Tuesday, April 6, 2021

P&W CA town hall meeting: poetry in a time of crisis

I joined the most recent Poets & Writers California Town Hall Zoom meeting: Poetry in a Time of Crisis. Lucille Lang Day, Ruth Nolan, and Molly Fisk introduce themselves via the native names for the lands we inhabit. Ohlone, Shoshone, Nisean. 

They talked of their community work, and how their anthologies came into being—a reaction to what was happening to our state (of mind). Diversity. They read selected poems from their anthologies. Lucille talks about bio-regions and fire ecology, she reads a poem about about the evolution of redwood seed cones, and a ladybug poem from Fire and Rain: Ecopoetry of California.

I think: Ladybugs fly hundreds of miles to mate and congregate in my grandmother’s old bedroom, why that place, who knows? Every year they come, and cover the walls. A living mosaic flickering like fire. My childhood room. We haven’t the heart to fix the windows. Ladybug, ladybug, fly away home. Your house is on fire, and your children do roam. Oh, the pheromones of home.

Ruth Nolan talks about the drought and her experiences being a firefighter during the 1980s. She lives in a cabin in the Mojave desert. I keep thinking of fire, fire is always on my mind, but then I am born under a fire sign. Mend and weave. Fill the word basket with fire words. A song fragment is stuck in my head. Old Woman, Weave and Mend. In the darkness of the storm she is watching. Gathering the fragments. This becomes my backdrop. My ear worm.

Molly Fisk reads selections from California Fire & Water: A Climate Crisis Anthology. She talks about the program, and how CPITS poets taught residencies to kids about how to deal with climate crisis. She shares that she came to poetry via personal crisis. How, through that experience, teaching poetry became her life’s work. She asks us, how can poetry help people to heal? An old woman is weaving, her bones become the loom.

I think: The fire season came early this year, it’s a drought year, too soon. Too soon. Poetry is the language of emotion. It is the perfect vehicle to understanding the problem. It is the way to heal. She says, if you can’t understand something or you can’t put it into words, put it into the third person and then write about what didn’t happen.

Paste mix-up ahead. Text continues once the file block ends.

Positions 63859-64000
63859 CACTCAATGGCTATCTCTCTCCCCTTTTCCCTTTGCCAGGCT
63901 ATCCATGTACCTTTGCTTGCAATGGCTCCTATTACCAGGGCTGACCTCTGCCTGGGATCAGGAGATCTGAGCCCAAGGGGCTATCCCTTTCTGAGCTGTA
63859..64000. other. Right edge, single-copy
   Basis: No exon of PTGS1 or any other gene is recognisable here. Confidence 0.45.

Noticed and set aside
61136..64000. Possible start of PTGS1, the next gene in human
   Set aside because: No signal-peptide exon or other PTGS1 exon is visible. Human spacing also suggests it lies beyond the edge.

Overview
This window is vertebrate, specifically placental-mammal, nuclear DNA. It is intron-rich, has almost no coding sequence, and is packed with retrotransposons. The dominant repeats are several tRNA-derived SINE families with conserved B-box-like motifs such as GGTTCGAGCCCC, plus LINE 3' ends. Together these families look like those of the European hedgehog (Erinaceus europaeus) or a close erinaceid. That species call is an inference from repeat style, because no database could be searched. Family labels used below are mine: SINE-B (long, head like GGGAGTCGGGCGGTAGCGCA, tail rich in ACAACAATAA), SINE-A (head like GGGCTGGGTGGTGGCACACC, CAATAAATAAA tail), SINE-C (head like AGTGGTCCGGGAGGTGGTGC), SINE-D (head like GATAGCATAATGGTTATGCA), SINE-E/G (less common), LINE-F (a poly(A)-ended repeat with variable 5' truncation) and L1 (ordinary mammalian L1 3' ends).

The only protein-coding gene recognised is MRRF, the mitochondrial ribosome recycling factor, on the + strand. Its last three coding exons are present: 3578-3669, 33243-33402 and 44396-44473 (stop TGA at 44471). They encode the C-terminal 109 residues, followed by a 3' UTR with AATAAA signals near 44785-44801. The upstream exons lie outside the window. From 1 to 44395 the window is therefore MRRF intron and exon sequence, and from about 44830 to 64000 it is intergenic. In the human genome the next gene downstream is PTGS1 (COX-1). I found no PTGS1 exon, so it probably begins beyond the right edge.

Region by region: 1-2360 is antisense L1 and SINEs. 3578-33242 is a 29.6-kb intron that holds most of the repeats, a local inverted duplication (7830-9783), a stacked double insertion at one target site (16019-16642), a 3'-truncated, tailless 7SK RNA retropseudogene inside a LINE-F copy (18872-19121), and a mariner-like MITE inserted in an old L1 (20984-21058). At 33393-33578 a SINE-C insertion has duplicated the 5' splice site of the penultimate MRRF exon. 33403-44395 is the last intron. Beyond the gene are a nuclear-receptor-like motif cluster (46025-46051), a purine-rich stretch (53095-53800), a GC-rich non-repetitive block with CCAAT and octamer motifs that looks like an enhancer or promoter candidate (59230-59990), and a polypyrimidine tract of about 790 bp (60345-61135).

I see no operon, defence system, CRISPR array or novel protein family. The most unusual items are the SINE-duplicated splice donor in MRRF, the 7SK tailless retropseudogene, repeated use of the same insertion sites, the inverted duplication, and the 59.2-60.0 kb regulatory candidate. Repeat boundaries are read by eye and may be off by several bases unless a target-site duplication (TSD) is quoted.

I think: Poems are like baskets holding the past. Poets see things differently, we have acutely honed observation skills, we are the watchers. This is why I like to watch murder mysteries. Honing my skills. Looking for clues, the divine mystery. We are gathering the fragments. The old woman, she is weaving the sacred circle, gathering in the colors, she is watching over you. Oh, sisters, weave and mend.

We are spreading the word, we are saving all we can save. It turns out everything burns—asphalt becomes a molten river. I remember how last year, during the wildfire, we were under evacuation alert mode, how the ghost leaves drifted across the valley, and fell, glowing like fireflies on the wind. Leaves drifting like snowflakes, like feather down. Such hot kisses. A torch song. On warm days, the attic still remembers the acrid odor of wildfire smoke. A constant reminder of the past, and what is to come. Oh women, weave and mend.

Can poetry change the world? Its narrative is where things begin. Jamie FitzGerald says, We need to change the narrative. How do we go about teaching in a time of crisis? Working with landpaths and creating eco-poetry. Call it passing the baton of social awareness to the next generation. Oh, Sisters, weave and mend.

Jamie said, During the Covid crisis, the penny dropped, the disparate pieces of climate change became a puzzle, the picture came into focus. How do we name it, this thing called climate change, without distancing from it? Oh, women weave and mend.

Molly says type up lines from poems and put them under windshield wipers at night when no one is looking. I like the idea of guerilla poetry for April Poetry Month. The tapestry we weave with our words. Grandmother Spider. The song, what does it want? So insistent.

We talk about Carolyn Forché’s latest book, Against Forgetting, the role of the poet. This is how we bring about change. Bearing witness. Never forget. 

And finally the song’s message is revealed. I look it up. The Elderwomen of Nanaimo, a place lately on my mind. Songs and poems work in funny ways, an undercurrent below the conscious level of the psyche. The elders are speaking to me through the song:

For years I’ve been watching, waiting for Old Woman, 
Feeling lost and so alone, I’ve been watching.
Now I find her, weaving, gathering the colors.
Now I find her in myself.

A call to action. Become the loom. Weave and mend.

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